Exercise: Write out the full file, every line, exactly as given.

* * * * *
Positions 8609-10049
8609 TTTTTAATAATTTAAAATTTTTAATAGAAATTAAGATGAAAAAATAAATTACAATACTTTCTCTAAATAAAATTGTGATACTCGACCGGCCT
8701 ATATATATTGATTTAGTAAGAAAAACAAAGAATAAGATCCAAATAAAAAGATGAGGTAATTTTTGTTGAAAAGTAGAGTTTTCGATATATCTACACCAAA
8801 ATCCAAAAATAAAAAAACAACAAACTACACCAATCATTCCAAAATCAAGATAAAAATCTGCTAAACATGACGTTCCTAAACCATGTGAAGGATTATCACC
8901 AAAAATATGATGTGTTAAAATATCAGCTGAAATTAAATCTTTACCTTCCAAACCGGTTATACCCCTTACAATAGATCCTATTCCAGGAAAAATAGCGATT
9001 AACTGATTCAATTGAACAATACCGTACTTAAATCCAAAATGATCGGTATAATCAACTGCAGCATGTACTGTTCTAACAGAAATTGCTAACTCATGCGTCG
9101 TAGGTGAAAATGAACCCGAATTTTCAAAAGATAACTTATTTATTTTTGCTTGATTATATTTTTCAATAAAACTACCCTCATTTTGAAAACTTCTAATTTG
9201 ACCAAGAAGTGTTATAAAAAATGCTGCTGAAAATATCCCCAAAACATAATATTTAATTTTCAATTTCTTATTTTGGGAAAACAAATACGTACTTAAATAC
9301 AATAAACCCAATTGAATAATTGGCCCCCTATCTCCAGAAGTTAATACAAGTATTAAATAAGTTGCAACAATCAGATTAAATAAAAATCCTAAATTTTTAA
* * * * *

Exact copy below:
Positions 8609-10049
8609 TTTTTAATAATTTAAAATTTTTAATAGAAATTAAGATGAAAAAATAAATTACAATACTTTCTCTAAATAAAATTGTGATACTCGACCGGCCT
8701 ATATATATTGATTTAGTAAGAAAAACAAAGAATAAGATCCAAATAAAAAGATGAGGTAATTTTTGTTGAAAAGTAGAGTTTTCGATATATCTACACCAAA
8801 ATCCAAAAATAAAAAAACAACAAACTACACCAATCATTCCAAAATCAAGATAAAAATCTGCTAAACATGACGTTCCTAAACCATGTGAAGGATTATCACC
8901 AAAAATATGATGTGTTAAAATATCAGCTGAAATTAAATCTTTACCTTCCAAACCGGTTATACCCCTTACAATAGATCCTATTCCAGGAAAAATAGCGATT
9001 AACTGATTCAATTGAACAATACCGTACTTAAATCCAAAATGATCGGTATAATCAACTGCAGCATGTACTGTTCTAACAGAAATTGCTAACTCATGCGTCG
9101 TAGGTGAAAATGAACCCGAATTTTCAAAAGATAACTTATTTATTTTTGCTTGATTATATTTTTCAATAAAACTACCCTCATTTTGAAAACTTCTAATTTG
9201 ACCAAGAAGTGTTATAAAAAATGCTGCTGAAAATATCCCCAAAACATAATATTTAATTTTCAATTTCTTATTTTGGGAAAACAAATACGTACTTAAATAC
9301 AATAAACCCAATTGAATAATTGGCCCCCTATCTCCAGAAGTTAATACAAGTATTAAATAAGTTGCAACAATCAGATTAAATAAAAATCCTAAATTTTTAA